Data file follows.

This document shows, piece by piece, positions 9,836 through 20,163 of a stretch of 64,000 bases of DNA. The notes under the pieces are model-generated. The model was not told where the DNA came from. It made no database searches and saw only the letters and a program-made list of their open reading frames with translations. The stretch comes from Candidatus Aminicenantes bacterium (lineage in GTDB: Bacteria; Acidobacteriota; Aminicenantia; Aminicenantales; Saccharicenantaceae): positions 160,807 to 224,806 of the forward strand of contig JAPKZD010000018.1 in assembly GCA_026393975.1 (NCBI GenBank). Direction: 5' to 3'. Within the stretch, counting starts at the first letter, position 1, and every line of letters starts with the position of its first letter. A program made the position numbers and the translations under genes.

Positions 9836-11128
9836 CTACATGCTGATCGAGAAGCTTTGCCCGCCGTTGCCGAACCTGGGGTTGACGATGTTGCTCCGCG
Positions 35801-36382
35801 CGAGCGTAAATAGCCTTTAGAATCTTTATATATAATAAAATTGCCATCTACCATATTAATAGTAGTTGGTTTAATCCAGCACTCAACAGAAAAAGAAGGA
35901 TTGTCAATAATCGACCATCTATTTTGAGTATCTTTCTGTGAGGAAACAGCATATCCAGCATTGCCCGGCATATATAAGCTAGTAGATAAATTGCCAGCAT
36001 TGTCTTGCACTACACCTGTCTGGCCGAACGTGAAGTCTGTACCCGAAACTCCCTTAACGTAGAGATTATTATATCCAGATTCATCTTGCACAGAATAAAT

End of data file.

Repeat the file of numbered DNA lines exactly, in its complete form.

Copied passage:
This document shows, piece by piece, positions 9,836 through 20,163 of a stretch of 64,000 bases of DNA. The notes under the pieces are model-generated. The model was not told where the DNA came from. It made no database searches and saw only the letters and a program-made list of their open reading frames with translations. The stretch comes from Candidatus Aminicenantes bacterium (lineage in GTDB: Bacteria; Acidobacteriota; Aminicenantia; Aminicenantales; Saccharicenantaceae): positions 160,807 to 224,806 of the forward strand of contig JAPKZD010000018.1 in assembly GCA_026393975.1 (NCBI GenBank). Direction: 5' to 3'. Within the stretch, counting starts at the first letter, position 1, and every line of letters starts with the position of its first letter. A program made the position numbers and the translations under genes.

Positions 9836-11128
9836 CTACATGCTGATCGAGAAGCTTTGCCCGCCGTTGCCGAACCTGGGGTTGACGATGTTGCTCCGCG
Positions 35801-36382
35801 CGAGCGTAAATAGCCTTTAGAATCTTTATATATAATAAAATTGCCATCTACCATATTAATAGTAGTTGGTTTAATCCAGCACTCAACAGAAAAAGAAGGA
35901 TTGTCAATAATCGACCATCTATTTTGAGTATCTTTCTGTGAGGAAACAGCATATCCAGCATTGCCCGGCATATATAAGCTAGTAGATAAATTGCCAGCAT
36001 TGTCTTGCACTACACCTGTCTGGCCGAACGTGAAGTCTGTACCCGAAACTCCCTTAACGTAGAGATTATTATATCCAGATTCATCTTGCACAGAATAAAT